34. 34. Allain V, Mirabito L, Arnould C, Colas M, Le Bouquin S, Lupo C, et al. Skin lesions in broiler chickens measured at the slaughterhouse: Relationships between lesions and between their prevalence and rearing factors. Br Poult Sci. 2009;50: 407–417. pmid:19735009
  35. 35. Greene JA, Mccracken RM, Evans RT. A contact dermatitis of broilers—clinical and pathological findings. Avian Pathol. 1985;14: 23–38. pmid:18766896
  36. 36. Gordon SH, Forbes MJ. Management factors affecting the use of pasture by table chickens in extensive production systems. In: Proceedings of the UK Organic Research 2002 Conference 2002 (pp. 269–272). Organic Centre Wales, Institute of Rural Studies, University of Wales Aberystwyth.
  37. 37. Stadig LM, Rodenburg TB, Ampe B, Reubens B, Tuyttens FAM. Effects of shelter type, early environmental enrichment and weather conditions on free-range behaviour of slow-growing broiler chickens. Animal. 2017;11: 1046–1053. pmid:27842622
  38. 38. Knowles TG, Kestin SC, Haslam SM, Brown SN, Green LE, Butterworth A, et al. Leg Disorders in Broiler Chickens: Prevalence, Risk Factors and Prevention.PLoS One. 2008;6: 1–5. pmid:18253493
  39. 39. Göransson L, Yngvesson J, Gunnarsson S. Bird health, housing and management routines on Swedish organic broiler chicken farms. Animals. 2020;10: 1–22. pmid:33187325
  40. 40. Hanh HQ, Xuan NT, Ton VD. Integration of animal welfare into assessment of broiler chicken production systems toward sustainable development in vietnam. Livest Res Rural Dev. 2019; 1:5.
  41. 41. Bosco AD, Mugnai C, Rosati A, Paoletti A, Caporali S, Castellini C. Effect of range enrichment on performance, behavior, and forage intake of free-range chickens. J Appl Poult Res. 2014;23: 137–145.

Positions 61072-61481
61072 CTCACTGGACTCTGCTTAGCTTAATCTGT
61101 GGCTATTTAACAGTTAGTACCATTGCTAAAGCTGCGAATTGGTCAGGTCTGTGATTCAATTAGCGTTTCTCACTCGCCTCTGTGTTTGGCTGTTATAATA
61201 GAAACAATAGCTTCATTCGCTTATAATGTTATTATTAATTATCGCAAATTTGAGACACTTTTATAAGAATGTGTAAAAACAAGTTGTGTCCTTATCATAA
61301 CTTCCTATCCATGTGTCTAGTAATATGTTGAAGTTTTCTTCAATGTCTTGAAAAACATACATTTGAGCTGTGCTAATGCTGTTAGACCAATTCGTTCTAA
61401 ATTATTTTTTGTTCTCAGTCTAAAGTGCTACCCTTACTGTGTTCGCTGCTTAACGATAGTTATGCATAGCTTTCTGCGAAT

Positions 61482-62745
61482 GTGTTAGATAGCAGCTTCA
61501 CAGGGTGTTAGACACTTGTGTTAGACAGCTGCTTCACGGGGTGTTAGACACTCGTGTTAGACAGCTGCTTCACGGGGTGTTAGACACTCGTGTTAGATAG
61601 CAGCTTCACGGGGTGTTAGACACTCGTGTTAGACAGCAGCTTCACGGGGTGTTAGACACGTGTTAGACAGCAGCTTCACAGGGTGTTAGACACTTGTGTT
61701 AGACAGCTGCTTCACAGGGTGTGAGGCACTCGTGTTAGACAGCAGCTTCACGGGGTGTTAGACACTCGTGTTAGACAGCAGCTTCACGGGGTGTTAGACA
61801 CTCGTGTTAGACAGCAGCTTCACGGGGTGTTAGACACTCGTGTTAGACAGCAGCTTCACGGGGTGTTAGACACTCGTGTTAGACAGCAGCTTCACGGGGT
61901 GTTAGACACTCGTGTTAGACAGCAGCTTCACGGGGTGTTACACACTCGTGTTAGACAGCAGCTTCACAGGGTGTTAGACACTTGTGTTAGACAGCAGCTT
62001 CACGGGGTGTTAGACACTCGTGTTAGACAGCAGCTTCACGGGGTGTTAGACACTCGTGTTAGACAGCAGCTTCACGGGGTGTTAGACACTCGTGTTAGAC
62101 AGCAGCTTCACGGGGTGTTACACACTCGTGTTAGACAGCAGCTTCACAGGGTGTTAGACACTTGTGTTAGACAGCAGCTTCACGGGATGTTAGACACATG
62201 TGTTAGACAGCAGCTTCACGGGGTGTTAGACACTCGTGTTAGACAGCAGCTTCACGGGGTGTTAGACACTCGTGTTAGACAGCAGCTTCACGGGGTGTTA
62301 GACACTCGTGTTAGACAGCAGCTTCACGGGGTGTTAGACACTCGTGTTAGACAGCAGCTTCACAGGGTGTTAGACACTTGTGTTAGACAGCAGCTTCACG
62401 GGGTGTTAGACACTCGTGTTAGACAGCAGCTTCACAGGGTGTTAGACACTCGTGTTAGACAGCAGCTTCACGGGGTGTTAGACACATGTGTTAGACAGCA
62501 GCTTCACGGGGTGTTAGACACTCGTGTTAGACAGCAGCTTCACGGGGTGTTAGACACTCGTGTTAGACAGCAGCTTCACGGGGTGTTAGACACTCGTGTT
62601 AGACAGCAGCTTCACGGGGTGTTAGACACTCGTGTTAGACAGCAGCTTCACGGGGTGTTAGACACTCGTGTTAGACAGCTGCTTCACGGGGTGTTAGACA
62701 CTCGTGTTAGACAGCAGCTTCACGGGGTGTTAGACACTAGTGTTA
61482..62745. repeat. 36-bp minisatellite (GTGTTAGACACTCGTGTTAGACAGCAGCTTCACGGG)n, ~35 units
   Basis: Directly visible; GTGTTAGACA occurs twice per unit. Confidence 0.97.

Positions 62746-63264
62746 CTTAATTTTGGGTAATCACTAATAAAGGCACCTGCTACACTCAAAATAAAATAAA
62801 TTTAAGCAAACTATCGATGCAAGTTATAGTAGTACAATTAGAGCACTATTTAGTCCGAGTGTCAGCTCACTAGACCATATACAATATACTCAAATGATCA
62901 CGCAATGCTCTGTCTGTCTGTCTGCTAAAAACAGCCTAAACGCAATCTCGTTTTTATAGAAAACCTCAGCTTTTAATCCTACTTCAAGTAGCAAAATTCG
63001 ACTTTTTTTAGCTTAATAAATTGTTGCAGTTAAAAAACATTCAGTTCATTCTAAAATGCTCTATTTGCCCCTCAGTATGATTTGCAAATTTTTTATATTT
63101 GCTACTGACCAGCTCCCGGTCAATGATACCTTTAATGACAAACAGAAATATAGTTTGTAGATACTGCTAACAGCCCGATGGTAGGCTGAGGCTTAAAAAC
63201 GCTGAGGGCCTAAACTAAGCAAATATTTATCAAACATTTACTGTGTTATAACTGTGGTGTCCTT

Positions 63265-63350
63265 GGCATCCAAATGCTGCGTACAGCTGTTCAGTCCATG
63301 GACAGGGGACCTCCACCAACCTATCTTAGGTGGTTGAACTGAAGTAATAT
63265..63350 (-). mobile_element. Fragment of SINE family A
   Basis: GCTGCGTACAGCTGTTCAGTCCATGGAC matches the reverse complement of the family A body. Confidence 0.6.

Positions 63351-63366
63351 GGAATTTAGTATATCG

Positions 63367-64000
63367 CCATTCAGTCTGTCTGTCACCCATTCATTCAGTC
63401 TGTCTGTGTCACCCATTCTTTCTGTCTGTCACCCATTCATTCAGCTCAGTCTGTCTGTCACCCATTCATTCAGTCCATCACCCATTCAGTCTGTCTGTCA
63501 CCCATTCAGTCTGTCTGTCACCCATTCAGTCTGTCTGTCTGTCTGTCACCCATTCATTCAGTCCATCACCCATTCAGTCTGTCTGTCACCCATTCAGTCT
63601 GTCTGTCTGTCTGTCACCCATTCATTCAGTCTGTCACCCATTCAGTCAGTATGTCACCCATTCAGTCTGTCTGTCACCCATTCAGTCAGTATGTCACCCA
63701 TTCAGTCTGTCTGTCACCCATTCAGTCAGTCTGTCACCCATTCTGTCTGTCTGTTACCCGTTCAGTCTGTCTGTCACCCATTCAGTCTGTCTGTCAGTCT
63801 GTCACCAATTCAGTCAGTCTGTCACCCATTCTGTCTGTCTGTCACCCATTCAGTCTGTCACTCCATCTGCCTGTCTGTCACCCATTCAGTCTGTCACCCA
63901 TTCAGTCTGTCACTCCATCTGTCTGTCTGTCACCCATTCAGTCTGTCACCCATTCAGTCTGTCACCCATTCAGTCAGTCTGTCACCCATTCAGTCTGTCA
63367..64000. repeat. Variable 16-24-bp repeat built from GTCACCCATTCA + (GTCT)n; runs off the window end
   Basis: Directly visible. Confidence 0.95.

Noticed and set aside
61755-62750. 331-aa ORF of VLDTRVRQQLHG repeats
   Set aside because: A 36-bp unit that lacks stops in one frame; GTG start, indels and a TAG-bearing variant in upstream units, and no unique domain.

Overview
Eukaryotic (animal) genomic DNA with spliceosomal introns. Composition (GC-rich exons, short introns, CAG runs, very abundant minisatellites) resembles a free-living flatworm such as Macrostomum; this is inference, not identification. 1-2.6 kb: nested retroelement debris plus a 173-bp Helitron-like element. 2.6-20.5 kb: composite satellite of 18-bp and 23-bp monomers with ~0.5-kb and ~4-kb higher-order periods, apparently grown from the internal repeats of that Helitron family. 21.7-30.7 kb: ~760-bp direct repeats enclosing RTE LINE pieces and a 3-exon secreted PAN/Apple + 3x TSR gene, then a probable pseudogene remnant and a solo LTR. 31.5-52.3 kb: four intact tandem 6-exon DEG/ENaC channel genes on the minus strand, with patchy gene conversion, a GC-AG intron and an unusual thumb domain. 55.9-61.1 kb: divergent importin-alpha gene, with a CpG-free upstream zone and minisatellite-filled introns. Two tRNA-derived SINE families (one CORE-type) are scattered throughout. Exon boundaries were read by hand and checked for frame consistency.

42. 42. Tuyttens F, Heyndrickx M, De Boeck M, Moreels A, Van Nuffel A, Van Poucke E, et al. Broiler chicken health, welfare and fluctuating asymmetry in organic versus conventional production systems. Livest Sci. 2008;113: 123–132.
  43. 43. National Chicken Council. National Chicken Council animal welfare guidelines and audit checklist for broilers ☯Internet].Washington DC; 2017 ☯updated 2017 Feb 2: cited 2022 Sept 21]; Available from:
  44. 44. Skelton S, Jacob J, Pescatore T. Making a Hoop Pen for Pasture Poultry☯Internet]. Kentucky Coop Ext. 2012 ☯updated 2012: cited 2022 Sept 23]. ASC-168; 1–8 Available from:
  45. 45. Welfare Quality ®. Welfare Quality® assessment protocol for poultry (broilers, laying hens)☯Internet]. Welfare Quality® Consortium, Lelystad, Netherlands. 2009 ☯updated 2009: cited 2022 Sept 23].Available from:
  46. 46. Webster AB, Fairchild BD, Cummings TS, Stayer PA. Validation of a three-point gait-scoring system for field assessment of walking ability of commercial broilers. J Appl Poult Res. 2008;17: 529–539.
  47. 47. Berg C, Sanotra GS. Can a modified latency-to-lie test be used to validate gait-scoring results in commercial broiler flocks? Anim Welf. 2003;12: 655–659.
  48. 48. Forkman B, Boissy A, Meunier-Salaün MC, Canali E, Jones RB. A critical review of fear tests used on cattle, pigs, sheep, poultry and horses. Physiol Behav. 2007;92: 340–374. pmid:18046784